Friday, March 5, 2010

The Mental Health of California

I heard an interesting piece of news about California cutting benefits for the mentally ill. The news story argued that we should all contact the State government to tell them to not cut benefits. There are several syllogisms (logical appeals) that I would like to address.

Let's get my position out of the way on this:

P1. Society as a whole should provide support to families, individuals and institutions that care for the mentally ill.
P2. Charities, private businesses and individuals most likely do not meet all the needs of caring for the mentally ill.
P3. The only other significant source of support for meeting the needs of the mentally ill is the government.
C1. The government should use some of their tax revenues to help support meeting the needs of caring for the mentally ill that is not provided by other sources.

The first two premises (P1 and P2) I think are reasonable. P3 is only true insofar as I can't think of other sources of support. The conclusion (C1) is a valid logical appeal, but the truth of the premises need to be proven.

Here is the syllogism from the news story
P1. The government should provide support to families, individuals and institutions that care for the mentally ill.
P2. The government is cutting benefits for the mentally ill.
C1. You should contact the government to tell them that they should not cut benefits for the mentally ill.

I'm not enough of an expert, but my emotions agree with C2 while the fiscally responsible side is confused. These are unanswered questions:

Why is government cutting support for the mentally ill?
These are my premises:
P1. State revenues have dropped relative to financial obligations
P2. Support for the mentally ill does not have the priority (due to political and legal reasons) as other financial obligations (such as pensions, etc) do.
P3. Cutting funding for emotionally charged issues like mental health care is a political move to gain acceptance for increasing government budgets and is a distraction from the need to cut less critical expenditures in a time of declining state revenues.

An implied syllogism from the news story:

P1. State revenues have dropped relative to financial obligations.
P2. The people don't want the state to cut spending on critical programs like mental health care.
C1. Therefore, the State should spend more than it has or raise taxes.

This syllogism is not valid, since it does not address the total State budget and what other items could be cut. My version of this logical argument is:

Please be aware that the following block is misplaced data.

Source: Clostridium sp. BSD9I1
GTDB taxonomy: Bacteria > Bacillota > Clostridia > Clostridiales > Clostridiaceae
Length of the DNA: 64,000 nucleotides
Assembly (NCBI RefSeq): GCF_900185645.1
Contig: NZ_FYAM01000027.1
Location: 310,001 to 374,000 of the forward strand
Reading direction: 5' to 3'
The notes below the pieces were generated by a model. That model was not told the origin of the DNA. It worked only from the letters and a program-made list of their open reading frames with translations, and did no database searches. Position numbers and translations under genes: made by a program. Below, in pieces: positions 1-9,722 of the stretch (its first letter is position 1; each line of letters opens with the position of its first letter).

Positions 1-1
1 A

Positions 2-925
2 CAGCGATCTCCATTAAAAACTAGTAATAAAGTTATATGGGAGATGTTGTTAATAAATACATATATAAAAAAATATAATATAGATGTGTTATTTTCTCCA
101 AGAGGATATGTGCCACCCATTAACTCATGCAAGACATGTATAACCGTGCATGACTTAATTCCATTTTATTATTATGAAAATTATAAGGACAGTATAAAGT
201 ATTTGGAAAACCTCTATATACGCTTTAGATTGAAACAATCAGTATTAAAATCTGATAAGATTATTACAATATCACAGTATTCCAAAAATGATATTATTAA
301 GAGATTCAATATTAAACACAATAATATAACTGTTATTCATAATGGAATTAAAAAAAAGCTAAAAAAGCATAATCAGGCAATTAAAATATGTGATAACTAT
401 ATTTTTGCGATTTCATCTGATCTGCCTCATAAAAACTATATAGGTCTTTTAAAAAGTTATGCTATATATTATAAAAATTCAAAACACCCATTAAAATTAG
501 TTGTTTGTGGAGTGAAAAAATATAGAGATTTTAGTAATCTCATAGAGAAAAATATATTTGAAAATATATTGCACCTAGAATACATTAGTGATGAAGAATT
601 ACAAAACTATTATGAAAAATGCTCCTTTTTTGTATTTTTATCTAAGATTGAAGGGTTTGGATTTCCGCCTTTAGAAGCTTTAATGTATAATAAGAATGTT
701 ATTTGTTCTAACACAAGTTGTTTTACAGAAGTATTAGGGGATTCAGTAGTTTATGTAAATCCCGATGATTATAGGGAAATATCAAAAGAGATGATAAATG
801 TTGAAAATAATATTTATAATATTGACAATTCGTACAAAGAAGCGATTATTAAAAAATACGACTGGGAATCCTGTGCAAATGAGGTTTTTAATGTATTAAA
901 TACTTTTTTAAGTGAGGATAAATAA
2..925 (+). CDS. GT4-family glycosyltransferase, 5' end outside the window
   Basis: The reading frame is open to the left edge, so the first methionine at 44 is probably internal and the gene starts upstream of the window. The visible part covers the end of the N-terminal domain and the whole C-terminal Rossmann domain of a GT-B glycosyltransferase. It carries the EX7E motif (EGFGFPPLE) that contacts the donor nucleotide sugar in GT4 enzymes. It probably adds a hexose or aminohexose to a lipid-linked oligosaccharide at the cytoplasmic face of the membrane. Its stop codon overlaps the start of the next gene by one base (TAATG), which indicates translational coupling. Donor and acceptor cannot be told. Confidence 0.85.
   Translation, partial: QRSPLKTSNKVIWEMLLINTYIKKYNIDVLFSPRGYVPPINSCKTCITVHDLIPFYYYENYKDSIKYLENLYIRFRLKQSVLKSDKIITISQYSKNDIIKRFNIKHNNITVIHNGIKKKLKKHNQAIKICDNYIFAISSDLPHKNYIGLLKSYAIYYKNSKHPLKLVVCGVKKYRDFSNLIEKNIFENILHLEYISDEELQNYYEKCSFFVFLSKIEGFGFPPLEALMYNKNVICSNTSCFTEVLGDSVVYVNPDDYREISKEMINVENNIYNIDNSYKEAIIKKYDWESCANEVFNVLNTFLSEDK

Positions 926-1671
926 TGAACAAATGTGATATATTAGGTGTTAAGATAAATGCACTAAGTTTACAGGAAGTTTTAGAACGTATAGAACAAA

P1. There are many families, individuals and institutions that operate at the margin of their budget that would be significantly overburdened by a reduction in mental health benefits.
P2. There are other means of cost cutting that would not cause undo burden on an individual. Examples (to name a few):
  • Cutting the salary ($117,000) for wealthy members of the California State Assembly.
  • Cutting the retirement benefits provided by California to wealthy recipients.
  • Cutting the budget of other programs.
P3. There are other means of revenue generation. Examples:
  • Wealthy Athletes, Hollywood stars, heirs/heiresses, etc.
  • Using more of California's rich resources (untapped oil and natural gas).
P4. A general tax increase will put an unfair burden on some Californians.
C1. Therefore, we should look for specific areas of cost cutting and revenue generation instead of raising taxes in general to help meet the mental health needs in California.

Tuesday, March 2, 2010

A Memorial to Chelsea King

I was shaken to the core when I found out what happened to Chelsea King. I don't know her personally. The first I heard of her was an email at work last week saying she was missing. The place where they arrested her murderer was the same place my sons and I go mountain biking. I remember my young son falling behind and it is terrifying to think that a predator lurked in the same area. This atrocity is too close to home.

Chelsea is not much younger than my own daughter. I can't imagine the pain this loss is causing her family and friends. I found out yesterday that a coworker lives in Danielle Van Dam's neighborhood. My friend's daughter was in Danielle's class at school and she had come over for a birthday party about a year earlier. She is still scarred by Danielle's murder after 8 years.

To remember the true horror and reality of the crimes against these girls, I recommend that the next time you watch CSI Crime Scene Investigation, CSI New York, CSI Las Vegas, CSI Miama, Law & Order Criminal Intent, Law & Order Special Crimes Unit, Criminal Minds, Cold Case, Bones, Without a Trace, or any other crime drama or horror movie (of which there is a disturbing abundance) ---

Remember it is real and it is ugly!!!

P.S. If I just ruined watching these shows for you, then this posting served its purpose.